Hi folks, is there a reasonably straightforward way to get posterior distributions over effect size (Cohen’s d, or similar) from a fitted model in *brms*? I’ve seen a few posts for how to do it using generated quantities in raw stancode, but felt like there must be some more user-friendly method that I’ve just missed. Thanks very much!

Perhaps something like:

```
library(brms)
mtcars$am <- factor(mtcars$am)
m <- brm(hp ~ am, mtcars)
draws <- as.data.frame(m)
draws$cohens_d <- draws$b_am1 / draws$sigma
```

Thanks for this - however this gives me negative estimates (β = -0.485 [-1.19, 0.225]). Aren’t effect sizes supposed to be positive? (or have I deeply misunderstood something - if so, my bad!)

That depends on what effect size measure you’re interested in. For a difference in means, it just depends on which group you subtract from which group. https://en.wikipedia.org/wiki/Effect_size#Difference_family:_Effect_sizes_based_on_differences_between_means

If you would have multiple studies comparing treatment vs control, and perform a meta-analysis, you’d really like to know the signs since they tell you whether the mean of the treatment was smaller or larger than the control.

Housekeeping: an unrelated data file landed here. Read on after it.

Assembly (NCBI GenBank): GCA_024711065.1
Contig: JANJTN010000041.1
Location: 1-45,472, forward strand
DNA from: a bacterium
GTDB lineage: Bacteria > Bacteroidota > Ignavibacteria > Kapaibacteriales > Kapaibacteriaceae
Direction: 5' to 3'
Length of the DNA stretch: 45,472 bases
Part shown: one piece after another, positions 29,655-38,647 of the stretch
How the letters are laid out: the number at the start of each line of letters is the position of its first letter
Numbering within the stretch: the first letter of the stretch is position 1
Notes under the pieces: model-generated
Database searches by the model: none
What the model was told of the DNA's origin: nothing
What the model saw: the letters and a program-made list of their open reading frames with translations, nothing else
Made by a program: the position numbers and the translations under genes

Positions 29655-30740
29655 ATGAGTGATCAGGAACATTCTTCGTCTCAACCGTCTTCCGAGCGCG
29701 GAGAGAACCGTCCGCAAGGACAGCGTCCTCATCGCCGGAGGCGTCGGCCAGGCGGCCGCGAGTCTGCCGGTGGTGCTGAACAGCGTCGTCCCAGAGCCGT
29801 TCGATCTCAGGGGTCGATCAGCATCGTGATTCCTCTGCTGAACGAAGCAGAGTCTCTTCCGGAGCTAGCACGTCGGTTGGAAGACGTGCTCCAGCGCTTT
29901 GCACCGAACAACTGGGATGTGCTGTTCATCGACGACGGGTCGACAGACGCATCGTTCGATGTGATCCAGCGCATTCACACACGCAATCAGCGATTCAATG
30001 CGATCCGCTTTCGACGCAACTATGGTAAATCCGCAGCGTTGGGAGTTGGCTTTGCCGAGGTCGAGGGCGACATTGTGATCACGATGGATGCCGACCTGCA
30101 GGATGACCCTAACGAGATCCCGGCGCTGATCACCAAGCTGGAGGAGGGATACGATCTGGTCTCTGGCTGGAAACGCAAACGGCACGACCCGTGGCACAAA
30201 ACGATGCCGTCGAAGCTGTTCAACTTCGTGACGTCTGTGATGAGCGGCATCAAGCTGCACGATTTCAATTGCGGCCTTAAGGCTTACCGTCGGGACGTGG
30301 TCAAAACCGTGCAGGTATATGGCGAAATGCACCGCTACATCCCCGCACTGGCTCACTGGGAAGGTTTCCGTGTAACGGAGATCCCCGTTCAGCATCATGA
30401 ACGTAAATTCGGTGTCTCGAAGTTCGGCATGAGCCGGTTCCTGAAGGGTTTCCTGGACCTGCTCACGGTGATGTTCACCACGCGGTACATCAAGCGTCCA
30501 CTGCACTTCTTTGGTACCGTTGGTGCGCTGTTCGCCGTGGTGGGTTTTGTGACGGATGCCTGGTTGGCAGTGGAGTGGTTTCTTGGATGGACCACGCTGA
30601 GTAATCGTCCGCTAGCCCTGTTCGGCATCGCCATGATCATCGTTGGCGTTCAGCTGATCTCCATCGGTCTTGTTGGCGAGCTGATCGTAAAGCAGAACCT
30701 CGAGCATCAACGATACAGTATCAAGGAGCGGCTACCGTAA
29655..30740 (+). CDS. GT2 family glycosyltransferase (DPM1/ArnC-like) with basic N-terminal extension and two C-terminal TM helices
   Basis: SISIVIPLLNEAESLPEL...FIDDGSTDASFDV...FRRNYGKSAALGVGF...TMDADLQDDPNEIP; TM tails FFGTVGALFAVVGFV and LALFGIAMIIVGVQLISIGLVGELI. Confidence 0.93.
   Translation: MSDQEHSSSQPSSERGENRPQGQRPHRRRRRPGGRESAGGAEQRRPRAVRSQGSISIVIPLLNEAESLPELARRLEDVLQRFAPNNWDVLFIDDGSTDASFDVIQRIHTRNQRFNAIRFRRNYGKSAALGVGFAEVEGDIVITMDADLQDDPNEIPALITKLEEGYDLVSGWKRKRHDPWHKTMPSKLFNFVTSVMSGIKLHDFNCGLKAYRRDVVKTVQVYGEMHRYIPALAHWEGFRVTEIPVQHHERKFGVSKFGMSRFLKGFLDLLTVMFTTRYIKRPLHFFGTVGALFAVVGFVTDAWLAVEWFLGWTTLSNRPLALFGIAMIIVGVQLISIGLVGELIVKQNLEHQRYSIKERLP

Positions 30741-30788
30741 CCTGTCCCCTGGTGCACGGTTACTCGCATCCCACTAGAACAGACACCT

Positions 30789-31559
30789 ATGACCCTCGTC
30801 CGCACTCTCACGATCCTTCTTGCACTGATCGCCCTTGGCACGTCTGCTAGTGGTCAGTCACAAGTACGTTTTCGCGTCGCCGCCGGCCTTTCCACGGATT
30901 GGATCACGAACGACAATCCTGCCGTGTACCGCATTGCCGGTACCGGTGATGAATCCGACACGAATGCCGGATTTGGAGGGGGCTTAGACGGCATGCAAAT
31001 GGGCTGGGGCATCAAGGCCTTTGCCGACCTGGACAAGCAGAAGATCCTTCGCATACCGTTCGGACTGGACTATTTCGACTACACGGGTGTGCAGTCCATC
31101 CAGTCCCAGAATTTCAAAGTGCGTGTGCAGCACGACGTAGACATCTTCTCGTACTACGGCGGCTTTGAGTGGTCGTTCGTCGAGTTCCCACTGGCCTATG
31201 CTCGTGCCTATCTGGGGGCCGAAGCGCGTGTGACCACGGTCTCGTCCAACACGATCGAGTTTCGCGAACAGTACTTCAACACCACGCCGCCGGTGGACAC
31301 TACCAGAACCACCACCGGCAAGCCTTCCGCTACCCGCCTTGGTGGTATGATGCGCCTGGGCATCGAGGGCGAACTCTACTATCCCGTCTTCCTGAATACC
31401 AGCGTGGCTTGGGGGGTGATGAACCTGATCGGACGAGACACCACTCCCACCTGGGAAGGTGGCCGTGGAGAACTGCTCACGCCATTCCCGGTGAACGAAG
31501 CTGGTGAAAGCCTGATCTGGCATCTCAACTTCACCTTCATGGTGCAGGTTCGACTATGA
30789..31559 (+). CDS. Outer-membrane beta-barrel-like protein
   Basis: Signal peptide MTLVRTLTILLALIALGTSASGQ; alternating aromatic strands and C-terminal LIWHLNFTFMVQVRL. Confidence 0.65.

Ah, makes sense. Another silly question, then: is the sigma you used above able to stand in for the pooled SD in the formulation of Cohen’s d? Or is what you suggested a different measure of effect size that isn’t Cohen’s d? Thanks!

You need a measure of the within group variance, which is what the residual standard deviation supplies in this case. See e.g. https://stats.stackexchange.com/questions/171941/cohens-d-from-regression-coefficient

That said, there are lots of ways to express effect sizes, I was just using this an example since you didn’t give any details of what you wanted to do.

Ah, this makes sense. Thank you so much for your help!

Hi again @Ax3man - sorry to bother you, but I’m trying to use the method above on a large hierarchical model, and I’m not exactly sure what parameter to extract. For the sake of example, if I have a model like

```
DV ~ Param1*Param2 + (1+Param1*Param2|Subject)
```

with a binary DV with about 30 subjects with 30 datapoints each.

If I call the code you mentioned, I don’t see a “sigma”, I see a bunch of sd_ parameters. Which one is the pooled residual standard error, to divide the coefficient by?

For a binary outcome you will need to use a different approach. As Wouter mentioned above, his approach was for estimating the standardised difference in means between two groups (i.e., Cohen’s d). When you have a binary outcome, the mean and variance aren’t as meaningful.

If you’re calling brms with `family = bernoulli(link = "logit")`

then you can exponentiate the coefficients to give Odds Ratios, which can be used as measures of effect size for binary outcomes.

Thanks, this is really helpful :)